What is Offshore Banking?
Often it has been asked, what is offshore banking? An offshore bank is a bank located outside the country of residence of the depositor, typically in a low tax jurisdiction (or tax haven) that provides financial and legal advantages. These advantages typically include:
• greater privacy
• low or no taxation (i.e. tax havens)
• easy access to deposits (at least in terms of regulation)
• protection against local political or financial instability
While the term originates from the Channel Islands being "offshore" from the United Kingdom, and most offshore banks are located in island nations to this day, the term is used figuratively to refer to such banks regardless of location, including Swiss banks and those of other landlocked nations such as Luxembourg, Andorra and Liechtenstein.
Offshore banking has often been associated with the underground economy and organized crime, via tax evasion and money laundering; however, legally, offshore banking does not prevent assets from being subject to personal income tax on interest. Except for certain persons who meet fairly complex requirements, the personal income tax of many countries makes no distinction between interest earned in local banks and those earned abroad.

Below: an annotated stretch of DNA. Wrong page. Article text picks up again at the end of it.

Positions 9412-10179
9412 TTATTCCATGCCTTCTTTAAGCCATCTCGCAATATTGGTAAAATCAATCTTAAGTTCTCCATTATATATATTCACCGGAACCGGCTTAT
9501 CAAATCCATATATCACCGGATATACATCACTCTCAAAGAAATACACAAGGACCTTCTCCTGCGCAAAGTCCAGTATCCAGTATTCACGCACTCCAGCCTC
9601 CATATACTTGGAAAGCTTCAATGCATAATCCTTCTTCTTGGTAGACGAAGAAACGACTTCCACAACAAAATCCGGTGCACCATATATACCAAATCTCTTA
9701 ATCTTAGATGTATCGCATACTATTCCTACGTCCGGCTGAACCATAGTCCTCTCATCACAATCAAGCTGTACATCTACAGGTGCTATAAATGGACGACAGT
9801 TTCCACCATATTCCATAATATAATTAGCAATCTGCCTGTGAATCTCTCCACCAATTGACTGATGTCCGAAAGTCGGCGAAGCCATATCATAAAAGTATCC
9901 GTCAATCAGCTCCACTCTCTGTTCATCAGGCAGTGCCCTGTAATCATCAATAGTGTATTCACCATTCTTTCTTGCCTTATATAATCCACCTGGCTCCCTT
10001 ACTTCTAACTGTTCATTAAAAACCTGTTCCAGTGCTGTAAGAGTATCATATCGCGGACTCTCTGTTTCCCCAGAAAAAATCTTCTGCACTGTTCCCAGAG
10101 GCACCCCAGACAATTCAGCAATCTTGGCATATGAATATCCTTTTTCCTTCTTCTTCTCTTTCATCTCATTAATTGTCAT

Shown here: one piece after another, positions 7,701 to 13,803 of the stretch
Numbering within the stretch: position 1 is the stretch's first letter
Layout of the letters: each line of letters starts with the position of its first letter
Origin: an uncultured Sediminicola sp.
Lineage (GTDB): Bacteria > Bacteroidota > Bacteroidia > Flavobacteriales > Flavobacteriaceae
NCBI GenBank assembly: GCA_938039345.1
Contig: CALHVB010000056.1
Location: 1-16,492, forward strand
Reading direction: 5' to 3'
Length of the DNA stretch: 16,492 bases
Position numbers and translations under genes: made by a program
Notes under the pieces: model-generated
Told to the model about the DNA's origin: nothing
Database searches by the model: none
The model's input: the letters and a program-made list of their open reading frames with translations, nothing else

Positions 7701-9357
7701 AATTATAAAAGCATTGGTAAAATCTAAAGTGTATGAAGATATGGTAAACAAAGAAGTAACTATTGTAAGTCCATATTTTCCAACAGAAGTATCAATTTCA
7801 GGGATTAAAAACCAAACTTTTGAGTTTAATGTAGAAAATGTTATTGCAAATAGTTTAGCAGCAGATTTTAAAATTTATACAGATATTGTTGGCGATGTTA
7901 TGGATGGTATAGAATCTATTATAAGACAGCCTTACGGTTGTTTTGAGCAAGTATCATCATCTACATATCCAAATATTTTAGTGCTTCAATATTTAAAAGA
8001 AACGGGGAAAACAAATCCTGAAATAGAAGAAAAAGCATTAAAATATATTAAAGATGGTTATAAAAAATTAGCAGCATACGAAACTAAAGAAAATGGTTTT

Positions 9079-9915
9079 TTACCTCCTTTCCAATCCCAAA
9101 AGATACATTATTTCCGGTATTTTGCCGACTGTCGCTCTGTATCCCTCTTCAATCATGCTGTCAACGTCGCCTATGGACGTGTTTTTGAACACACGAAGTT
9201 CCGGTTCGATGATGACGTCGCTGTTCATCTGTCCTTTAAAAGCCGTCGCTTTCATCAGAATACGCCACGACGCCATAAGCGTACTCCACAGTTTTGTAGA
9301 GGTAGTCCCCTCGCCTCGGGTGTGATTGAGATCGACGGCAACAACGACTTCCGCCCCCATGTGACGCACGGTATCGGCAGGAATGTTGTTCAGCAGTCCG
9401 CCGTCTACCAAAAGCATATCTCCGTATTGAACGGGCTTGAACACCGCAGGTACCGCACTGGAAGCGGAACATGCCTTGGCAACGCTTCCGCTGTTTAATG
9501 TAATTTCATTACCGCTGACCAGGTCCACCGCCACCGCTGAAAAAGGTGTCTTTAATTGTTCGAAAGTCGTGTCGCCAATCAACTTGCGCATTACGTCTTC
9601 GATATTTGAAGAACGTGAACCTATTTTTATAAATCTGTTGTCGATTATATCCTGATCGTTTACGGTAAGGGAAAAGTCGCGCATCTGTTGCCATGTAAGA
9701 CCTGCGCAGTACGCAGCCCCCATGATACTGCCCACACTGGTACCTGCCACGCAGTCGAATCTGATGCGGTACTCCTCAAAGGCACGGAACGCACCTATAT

Persons subject to US income tax, for example, are required to declare on penalty of perjury, any offshore bank accounts—which may or may not be numbered bank accounts—they may have. Although offshore banks may decide not to report income to other tax authorities, and have no legal obligation to do so as they are protected by bank secrecy, this does not make the non-declaration of the income by the tax-payer or the evasion of the tax on that income legal.
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